Hackers behind a long-running cyber-espionage campaign have begun using a new Adobe Flash zero-day exploit in their latest campaign.
The attackers behind Pawn Storm targeted several foreign affairs ministries from around the globe using a Flash-based attack, Trend Micro reports.
The targets received spear phishing emails that contained links pointing towards sites hosting the exploit. These emails were themed so that they appeared to offer links to news analysis articles and pieces. Examples included “Syrian troops make gains as Putin defends air strikes” and “Israel launches air strikes on targets in Gaza”.
The URLs hosting the new Flash zero-day exploit are similar to the URLs seen in attacks that targeted NATO members and the White House in April this year, security researchers at Trend micro note.
The Flash zero-day affects at least Adobe Flash Player versions 220.127.116.11 and 18.104.22.168, based on the initial results of an ongoing analysis by security researchers from Trend Micro.
Trend Micro has notified Adobe about its discovery, with which it went public on Wednesday. In the meantime, Trend has updated its own enterprise security tools to block attacks targeting this particular software security hole.
But these updates failed to plug the 0-day (CVE-2015-7645) abused by Pawn Storm, Adobe spokeswoman Heather Edell confirmed. Adobe expects to make a cross-platform update for this critical bug available during the week of 19 October.
More detail can be found in Adobe's holding statement. There is no workaround short of a patch so, as El Reg has repeatedly suggested, users should consider removing Flash altogether or at least enabling click-to-play in your browser so you only run Flash files you can trust.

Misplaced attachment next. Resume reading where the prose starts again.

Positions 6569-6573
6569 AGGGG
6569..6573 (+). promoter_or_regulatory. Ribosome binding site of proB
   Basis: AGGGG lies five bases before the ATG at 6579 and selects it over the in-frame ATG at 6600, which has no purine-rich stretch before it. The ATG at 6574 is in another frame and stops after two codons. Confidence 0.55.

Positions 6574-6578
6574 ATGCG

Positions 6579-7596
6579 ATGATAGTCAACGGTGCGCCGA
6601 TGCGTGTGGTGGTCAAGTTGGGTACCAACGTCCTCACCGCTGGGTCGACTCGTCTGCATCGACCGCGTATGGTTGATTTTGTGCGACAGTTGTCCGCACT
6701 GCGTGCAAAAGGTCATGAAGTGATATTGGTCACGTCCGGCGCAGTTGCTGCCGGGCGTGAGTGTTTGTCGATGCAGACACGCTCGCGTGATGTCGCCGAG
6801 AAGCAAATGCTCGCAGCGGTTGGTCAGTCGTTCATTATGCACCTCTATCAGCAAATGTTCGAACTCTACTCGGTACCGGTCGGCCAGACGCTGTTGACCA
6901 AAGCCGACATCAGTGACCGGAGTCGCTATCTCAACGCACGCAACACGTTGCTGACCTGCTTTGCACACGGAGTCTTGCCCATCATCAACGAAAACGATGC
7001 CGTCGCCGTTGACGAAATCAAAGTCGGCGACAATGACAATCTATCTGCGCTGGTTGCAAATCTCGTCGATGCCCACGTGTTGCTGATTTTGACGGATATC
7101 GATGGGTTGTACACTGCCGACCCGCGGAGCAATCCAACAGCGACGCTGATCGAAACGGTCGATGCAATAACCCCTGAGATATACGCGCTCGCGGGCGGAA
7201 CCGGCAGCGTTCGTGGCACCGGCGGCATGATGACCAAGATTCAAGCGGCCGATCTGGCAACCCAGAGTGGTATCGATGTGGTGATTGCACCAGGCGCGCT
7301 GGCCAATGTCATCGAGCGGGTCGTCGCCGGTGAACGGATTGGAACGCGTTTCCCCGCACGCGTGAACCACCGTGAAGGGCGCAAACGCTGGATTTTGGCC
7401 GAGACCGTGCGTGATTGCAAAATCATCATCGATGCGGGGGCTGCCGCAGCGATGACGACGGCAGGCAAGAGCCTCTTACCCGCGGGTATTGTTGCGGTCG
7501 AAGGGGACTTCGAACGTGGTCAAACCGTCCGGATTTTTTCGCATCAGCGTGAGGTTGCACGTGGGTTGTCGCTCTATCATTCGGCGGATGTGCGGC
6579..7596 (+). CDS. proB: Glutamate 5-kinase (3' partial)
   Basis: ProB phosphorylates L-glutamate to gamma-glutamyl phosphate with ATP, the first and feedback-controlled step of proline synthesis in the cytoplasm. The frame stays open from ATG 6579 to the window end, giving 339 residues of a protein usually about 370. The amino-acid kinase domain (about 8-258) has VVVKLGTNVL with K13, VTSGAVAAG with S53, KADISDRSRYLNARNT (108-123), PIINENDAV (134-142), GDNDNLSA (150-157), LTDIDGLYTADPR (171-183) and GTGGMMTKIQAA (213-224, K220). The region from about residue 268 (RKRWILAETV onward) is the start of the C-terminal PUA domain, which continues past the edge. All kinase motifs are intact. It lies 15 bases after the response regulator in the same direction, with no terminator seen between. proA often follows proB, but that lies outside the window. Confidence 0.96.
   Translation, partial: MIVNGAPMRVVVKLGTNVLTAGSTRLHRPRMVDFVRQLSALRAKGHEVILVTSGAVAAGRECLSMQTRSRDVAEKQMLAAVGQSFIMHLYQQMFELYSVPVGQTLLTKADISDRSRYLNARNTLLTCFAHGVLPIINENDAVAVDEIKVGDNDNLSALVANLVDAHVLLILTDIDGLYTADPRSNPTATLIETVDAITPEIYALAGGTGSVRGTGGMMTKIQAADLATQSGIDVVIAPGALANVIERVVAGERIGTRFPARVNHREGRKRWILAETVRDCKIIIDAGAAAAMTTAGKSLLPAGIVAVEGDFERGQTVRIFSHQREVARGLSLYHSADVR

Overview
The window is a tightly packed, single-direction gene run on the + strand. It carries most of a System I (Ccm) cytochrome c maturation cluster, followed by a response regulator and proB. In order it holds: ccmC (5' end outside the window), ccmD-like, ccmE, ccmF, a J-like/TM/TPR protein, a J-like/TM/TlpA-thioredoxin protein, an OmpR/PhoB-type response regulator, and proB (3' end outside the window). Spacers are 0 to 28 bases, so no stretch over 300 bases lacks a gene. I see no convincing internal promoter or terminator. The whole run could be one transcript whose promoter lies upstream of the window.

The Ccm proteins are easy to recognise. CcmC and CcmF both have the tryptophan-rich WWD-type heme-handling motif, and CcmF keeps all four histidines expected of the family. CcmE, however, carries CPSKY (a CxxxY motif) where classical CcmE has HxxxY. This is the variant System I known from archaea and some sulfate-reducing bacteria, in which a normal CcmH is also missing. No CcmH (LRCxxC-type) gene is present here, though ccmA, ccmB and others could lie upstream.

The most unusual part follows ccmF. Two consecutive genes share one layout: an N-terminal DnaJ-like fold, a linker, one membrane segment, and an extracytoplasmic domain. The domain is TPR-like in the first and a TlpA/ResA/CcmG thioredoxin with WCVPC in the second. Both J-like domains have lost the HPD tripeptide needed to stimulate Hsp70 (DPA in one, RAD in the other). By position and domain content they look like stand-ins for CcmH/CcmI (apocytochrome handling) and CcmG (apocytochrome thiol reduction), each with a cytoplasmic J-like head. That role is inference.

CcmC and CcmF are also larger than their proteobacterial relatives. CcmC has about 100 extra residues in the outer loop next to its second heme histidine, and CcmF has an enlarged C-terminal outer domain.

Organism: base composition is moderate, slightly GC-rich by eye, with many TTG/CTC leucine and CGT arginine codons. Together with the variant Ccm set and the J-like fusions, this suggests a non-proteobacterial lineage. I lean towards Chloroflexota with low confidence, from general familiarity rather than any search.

Storm in a coffee cup
The Pawn Storm crew are innovators in the world of APT-style hacking and previously unknown software security holes. For example, the group used a Java zero-day in an earlier run of attacks.
Pawn Storm cyberspies are trying multiple strategies in their attempt to break into foreign affairs ministries. These efforts extend beyond the latest spear-phishing with Flash exploit malfeasance. Aside from malware attacks, fake Outlook Web Access (OWA) servers were also set up for various ministries. These were used for simple, but extremely effective, credential phishing attacks.
“One Ministry of Foreign Affairs got its DNS settings for incoming mail compromised,” Trend Micro reports. “This means that Pawn Storm has been intercepting incoming email to this organisation for an extended period of time in 2015.” ®